By KEITH RYAN CARTWRIGHT
Rutherford County Schools
Within the first week of student-teaching at Rockvale Middle School, Brittany Taylor had fallen in love.
She had intended to become an elementary school teacher, but once she was exposed to the middle school environment, she felt a connection she had not experienced before.
That was 2012.
Eight years later, Taylor has been named the Gilder-Lehrman 2020 History Teacher of the Year for Tennessee.
“I couldn’t believe that I had won,” said Taylor, who has been teaching eighth-grade U.S. history at Rockvale since fall 2013. “There’s a lot of excellent teachers that I work with, so I felt very honored.”
Taylor was selected from a panel of teachers, administrators and scholars from Tennessee, according to an email from the Gilder Lehrman Institute of American History informing her that she was being selected for her achievements in American history education.
She will receive a $1,000 award, a core archive of books and historical resources, a certificate of recognition, an invitation to attend a 2021 Gilder Lehrman Teacher Seminar and recognition at a ceremony here in Tennessee.
Taylor was preparing her classroom when she received the email.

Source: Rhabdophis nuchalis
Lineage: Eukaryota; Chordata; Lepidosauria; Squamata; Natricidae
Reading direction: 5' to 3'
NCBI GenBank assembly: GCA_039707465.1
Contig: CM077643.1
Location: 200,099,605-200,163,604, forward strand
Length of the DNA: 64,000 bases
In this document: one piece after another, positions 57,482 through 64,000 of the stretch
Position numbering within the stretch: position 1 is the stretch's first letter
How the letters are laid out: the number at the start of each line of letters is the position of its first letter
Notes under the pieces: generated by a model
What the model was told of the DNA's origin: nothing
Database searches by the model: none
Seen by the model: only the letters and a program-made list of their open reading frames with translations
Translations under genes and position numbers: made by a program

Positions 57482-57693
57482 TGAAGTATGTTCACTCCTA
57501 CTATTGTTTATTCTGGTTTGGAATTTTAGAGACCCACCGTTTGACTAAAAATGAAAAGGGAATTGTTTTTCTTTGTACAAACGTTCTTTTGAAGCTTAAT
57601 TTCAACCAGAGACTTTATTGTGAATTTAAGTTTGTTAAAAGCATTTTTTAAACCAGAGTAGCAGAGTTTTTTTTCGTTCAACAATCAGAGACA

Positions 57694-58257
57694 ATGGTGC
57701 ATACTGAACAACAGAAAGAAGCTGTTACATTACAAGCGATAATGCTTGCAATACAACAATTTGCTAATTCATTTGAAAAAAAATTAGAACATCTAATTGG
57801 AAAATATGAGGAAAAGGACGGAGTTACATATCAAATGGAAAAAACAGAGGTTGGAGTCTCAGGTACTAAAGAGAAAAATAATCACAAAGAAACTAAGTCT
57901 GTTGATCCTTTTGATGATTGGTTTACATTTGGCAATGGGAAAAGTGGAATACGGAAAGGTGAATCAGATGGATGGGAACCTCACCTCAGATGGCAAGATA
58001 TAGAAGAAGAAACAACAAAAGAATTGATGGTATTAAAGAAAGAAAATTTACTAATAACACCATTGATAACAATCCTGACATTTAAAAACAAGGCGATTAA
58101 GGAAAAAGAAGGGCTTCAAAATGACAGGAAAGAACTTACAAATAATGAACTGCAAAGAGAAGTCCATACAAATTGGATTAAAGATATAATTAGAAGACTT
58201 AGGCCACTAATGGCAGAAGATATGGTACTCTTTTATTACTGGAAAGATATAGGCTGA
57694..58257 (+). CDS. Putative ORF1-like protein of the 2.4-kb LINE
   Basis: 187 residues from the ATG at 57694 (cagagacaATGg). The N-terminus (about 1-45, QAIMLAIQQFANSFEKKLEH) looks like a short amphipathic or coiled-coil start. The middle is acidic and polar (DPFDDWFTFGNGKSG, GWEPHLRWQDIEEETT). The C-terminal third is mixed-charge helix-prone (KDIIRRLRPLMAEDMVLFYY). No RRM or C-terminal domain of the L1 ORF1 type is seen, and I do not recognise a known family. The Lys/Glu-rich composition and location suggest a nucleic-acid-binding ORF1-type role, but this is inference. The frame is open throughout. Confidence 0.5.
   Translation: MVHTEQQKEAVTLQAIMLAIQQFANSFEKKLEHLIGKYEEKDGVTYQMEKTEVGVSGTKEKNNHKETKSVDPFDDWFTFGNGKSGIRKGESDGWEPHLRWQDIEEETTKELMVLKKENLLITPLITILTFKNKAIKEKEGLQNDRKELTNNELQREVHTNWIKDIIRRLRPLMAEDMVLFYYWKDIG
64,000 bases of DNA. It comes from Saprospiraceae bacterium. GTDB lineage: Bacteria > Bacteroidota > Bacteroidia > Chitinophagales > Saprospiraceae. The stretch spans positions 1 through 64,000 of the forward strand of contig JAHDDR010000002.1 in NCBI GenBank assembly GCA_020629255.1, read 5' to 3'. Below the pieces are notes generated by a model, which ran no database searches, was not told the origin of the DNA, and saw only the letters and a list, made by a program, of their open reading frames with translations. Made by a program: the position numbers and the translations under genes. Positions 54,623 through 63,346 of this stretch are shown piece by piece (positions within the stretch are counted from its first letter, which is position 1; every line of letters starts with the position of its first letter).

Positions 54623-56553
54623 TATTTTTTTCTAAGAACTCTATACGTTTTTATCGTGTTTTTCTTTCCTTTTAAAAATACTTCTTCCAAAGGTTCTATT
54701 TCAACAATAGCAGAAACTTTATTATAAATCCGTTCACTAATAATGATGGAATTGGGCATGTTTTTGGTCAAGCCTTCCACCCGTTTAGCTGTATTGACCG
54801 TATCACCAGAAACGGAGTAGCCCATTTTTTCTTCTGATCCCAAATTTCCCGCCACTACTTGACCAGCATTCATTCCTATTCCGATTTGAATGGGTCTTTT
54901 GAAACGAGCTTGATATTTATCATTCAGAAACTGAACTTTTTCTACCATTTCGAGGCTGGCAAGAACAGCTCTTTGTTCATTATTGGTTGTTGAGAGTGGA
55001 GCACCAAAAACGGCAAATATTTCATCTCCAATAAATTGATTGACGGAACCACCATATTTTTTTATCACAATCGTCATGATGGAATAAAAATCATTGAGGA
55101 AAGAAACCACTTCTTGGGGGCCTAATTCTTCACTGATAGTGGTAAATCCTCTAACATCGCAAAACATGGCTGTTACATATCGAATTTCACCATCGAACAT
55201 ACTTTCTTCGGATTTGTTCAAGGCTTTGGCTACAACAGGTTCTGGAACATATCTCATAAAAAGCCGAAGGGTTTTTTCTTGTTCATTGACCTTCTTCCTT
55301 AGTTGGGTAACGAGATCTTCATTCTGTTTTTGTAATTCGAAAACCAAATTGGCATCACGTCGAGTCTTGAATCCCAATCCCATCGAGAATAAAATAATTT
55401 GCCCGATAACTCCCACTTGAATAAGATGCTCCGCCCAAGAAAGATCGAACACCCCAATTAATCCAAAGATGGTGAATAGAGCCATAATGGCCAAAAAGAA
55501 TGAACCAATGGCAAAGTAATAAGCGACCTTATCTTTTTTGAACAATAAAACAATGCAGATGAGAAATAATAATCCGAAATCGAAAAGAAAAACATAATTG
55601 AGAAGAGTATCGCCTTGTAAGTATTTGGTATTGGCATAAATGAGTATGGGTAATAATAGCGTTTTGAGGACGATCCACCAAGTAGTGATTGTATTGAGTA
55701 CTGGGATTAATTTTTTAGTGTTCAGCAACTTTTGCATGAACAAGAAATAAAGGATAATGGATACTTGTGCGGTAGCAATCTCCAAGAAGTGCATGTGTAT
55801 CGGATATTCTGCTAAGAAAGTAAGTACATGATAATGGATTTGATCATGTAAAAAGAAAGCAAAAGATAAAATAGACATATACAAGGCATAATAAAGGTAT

“I was putting all my desks where they belong,” said Taylor, who was nominated for the distinction by last year’s state winner Dustin Brannon, now an assistant principal at Rocky Fork Middle School.
Taylor said the realization of her selection has not sunk in yet.
She is now one of 53 finalists for the $10,000 National History Teacher of the Year Award.
In the coming weeks, 10 finalists will be announced and then a winner of the national competition will be announced in early fall.
Gilder Lehrman — founded in 1994 — is the nation’s leading organization dedicated to K-12 American history education. They began honoring history teachers in 2004.
Taylor, whose mother is a seventh-grade science teacher in nearby Wilson County, grew up in Mt. Juliet. She came to Murfreesboro to study elementary education at Middle Tennessee State University and never left Rutherford County once she started student-teaching at Rockvale.
“That’s when I knew this is the place I belong,” said Taylor, who combined her passion for middle schooler with her interest in U.S. history. “It was always my favorite subject in school. I was always interested in: why did things happen the way they did?”
Her lessons investigate historical events.
Not only are they engaging—for instance, students simulate the Constitutional Convention—but they are formulated to challenge her classes to analyze historical facts and ideas.
“Whether students are acting out the Constitutional Convention realizing why compromise was desperately needed,” Taylor wrote in “teaching philosophy” document, “analyzing arguments in the Lincoln-Douglas debates while I am wearing a top hat and beard, or reading about the Civil War battles through soldier’s journals, students are growing and learning how complex and exciting history can be. Ultimately students leave my classroom not only with confidence in the skills taught, but with knowledge of their role in the history they are creating today in the school, community and world.
“My students learn in my class that they matter.”